Trade and Investment Cabinet Secretary Moses Kuria is walking a tight rope after a section of political leaders allied to President William Ruto vowed to impeach him.
The United Democratic Alliance (UDA) MPs, the majority of whom hail from the President’s Rift Valley backyard excoriated Kuria for allowing the importation of Genetically Modified (GM) maize even before legal notice from the government.
Led by Nandi Senator Samson Cherargei and Pokot South MP David Pkosing, the lawmakers said they were shocked to learn that a ship loaded with GM maize had already docked at the Mombasa Port.
Cherargei insisted that the timing is wrong considering that maize farmers are presently harvesting the grain and competing with the ostensibly cheaper GM maize will be an extreme sport.
The leaders stated that they will not sit and watch Kuria demoralize local farmers.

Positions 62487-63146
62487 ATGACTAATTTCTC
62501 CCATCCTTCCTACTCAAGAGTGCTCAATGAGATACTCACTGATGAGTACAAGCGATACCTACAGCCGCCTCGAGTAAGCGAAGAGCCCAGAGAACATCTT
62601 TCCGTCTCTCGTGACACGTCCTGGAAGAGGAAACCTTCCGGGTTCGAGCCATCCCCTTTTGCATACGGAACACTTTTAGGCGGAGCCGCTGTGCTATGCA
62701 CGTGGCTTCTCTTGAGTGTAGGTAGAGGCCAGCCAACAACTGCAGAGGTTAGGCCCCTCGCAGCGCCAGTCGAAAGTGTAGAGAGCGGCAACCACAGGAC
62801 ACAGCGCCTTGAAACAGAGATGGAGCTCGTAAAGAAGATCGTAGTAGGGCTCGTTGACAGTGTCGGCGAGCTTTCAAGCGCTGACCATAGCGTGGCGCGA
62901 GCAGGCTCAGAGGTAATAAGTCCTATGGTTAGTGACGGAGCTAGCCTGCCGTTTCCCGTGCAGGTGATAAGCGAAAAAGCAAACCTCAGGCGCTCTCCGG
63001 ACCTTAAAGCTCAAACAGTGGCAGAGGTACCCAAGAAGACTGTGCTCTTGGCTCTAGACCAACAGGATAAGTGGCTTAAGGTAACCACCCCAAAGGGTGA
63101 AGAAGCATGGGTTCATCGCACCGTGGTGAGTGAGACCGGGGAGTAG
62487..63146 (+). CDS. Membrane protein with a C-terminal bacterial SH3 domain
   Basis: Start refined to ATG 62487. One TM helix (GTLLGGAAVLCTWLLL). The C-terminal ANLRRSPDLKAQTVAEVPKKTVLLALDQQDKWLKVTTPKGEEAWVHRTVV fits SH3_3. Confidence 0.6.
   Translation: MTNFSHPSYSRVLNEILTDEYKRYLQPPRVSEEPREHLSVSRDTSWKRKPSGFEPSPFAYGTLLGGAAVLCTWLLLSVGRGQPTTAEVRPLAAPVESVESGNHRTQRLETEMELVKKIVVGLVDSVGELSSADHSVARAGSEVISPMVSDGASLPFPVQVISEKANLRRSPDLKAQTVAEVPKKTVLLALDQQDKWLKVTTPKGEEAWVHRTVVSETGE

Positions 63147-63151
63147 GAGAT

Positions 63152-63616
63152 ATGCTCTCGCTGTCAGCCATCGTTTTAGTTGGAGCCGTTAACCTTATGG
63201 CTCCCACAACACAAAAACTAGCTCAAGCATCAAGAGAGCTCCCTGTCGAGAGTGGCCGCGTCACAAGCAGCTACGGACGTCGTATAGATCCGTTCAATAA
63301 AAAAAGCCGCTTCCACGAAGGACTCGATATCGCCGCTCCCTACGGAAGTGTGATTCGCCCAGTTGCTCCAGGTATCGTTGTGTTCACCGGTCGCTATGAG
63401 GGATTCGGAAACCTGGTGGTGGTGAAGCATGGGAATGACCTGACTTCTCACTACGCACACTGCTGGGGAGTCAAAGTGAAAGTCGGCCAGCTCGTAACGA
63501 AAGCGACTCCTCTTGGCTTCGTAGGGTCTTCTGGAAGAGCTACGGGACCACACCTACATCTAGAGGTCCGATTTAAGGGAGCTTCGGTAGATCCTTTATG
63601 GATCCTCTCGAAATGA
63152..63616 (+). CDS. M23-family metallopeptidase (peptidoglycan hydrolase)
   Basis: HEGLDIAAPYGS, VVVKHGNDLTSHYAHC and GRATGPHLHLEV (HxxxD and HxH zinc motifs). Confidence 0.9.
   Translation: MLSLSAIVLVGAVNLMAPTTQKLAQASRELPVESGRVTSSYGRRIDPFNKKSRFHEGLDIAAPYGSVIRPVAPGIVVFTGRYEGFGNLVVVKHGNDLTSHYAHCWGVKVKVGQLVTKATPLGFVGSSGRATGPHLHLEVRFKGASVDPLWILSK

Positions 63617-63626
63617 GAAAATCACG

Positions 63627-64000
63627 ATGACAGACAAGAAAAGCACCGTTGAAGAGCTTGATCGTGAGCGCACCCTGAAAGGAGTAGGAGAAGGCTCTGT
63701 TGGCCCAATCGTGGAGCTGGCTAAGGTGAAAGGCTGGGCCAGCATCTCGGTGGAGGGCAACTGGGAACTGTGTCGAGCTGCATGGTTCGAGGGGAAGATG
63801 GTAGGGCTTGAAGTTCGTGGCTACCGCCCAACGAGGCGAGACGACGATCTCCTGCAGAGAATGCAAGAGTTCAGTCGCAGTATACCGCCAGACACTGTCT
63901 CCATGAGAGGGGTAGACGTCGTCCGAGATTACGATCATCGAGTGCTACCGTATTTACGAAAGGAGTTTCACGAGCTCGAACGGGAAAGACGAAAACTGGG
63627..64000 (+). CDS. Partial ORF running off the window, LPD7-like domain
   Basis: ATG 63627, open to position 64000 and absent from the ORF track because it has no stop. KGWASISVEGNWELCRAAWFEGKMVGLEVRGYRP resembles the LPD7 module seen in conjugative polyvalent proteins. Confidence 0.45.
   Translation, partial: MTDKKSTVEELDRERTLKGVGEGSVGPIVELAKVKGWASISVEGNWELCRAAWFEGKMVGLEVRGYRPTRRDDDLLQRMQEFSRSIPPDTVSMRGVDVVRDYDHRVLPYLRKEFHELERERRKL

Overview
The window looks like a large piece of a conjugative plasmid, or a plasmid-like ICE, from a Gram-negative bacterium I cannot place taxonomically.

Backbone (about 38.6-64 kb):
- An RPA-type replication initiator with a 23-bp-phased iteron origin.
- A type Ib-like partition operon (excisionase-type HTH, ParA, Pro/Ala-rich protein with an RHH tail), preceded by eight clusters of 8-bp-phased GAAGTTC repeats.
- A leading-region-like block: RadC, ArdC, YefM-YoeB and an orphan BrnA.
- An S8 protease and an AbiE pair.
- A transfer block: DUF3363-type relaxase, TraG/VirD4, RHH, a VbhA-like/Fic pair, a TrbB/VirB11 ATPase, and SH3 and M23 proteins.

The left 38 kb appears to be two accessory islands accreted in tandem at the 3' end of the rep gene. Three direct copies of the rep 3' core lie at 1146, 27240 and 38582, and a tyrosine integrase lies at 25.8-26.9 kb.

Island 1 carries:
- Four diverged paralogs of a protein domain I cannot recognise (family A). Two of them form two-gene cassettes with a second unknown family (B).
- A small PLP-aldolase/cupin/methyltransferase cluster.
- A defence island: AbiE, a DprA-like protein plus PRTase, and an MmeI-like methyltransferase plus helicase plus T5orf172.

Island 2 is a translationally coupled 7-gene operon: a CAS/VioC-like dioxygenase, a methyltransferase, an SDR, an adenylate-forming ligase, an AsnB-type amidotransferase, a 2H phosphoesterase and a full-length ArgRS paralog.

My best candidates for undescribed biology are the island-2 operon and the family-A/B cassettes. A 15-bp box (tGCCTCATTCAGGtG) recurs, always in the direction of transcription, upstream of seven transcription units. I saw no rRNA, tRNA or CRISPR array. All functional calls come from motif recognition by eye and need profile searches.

“When we were planting maize, we spent about Ksh7,000 on fertilizer per kg. The price of petrol was also high. Importing maize will hurt maize prices in the country and our farmers won’t get returns for their sweat,” the Nandi senator said.
Pkosing added: “He (Kuria) will be the first Cabinet Secretary to leave office. We will impeach him. We will collect signatures if he does not change.”
They said the process to overthrow the minister will start as early as tomorrow if he fails to address their concerns swiftly.
Firstly, the MPs from maize-rich areas want Kuria to halt the importation of duty-free maize.
Secondly, they have demanded that the government buys maize from farmers before sourcing the grain from other countries.
The decision to import genetically engineered foods and plants after a ten-year ban has created much debate, with some State-leaning leaders joining the opposition chorus of protesting the move.
Opposition leader Raila Odinga promised to fight GMOs, arguing that aside from disfranchising local farmers, their safety for humans is in serious question.
However, the government thinks that GMO foods and plants will be a crucial tool in feeding the population given the climate changes that have resulted in failed rains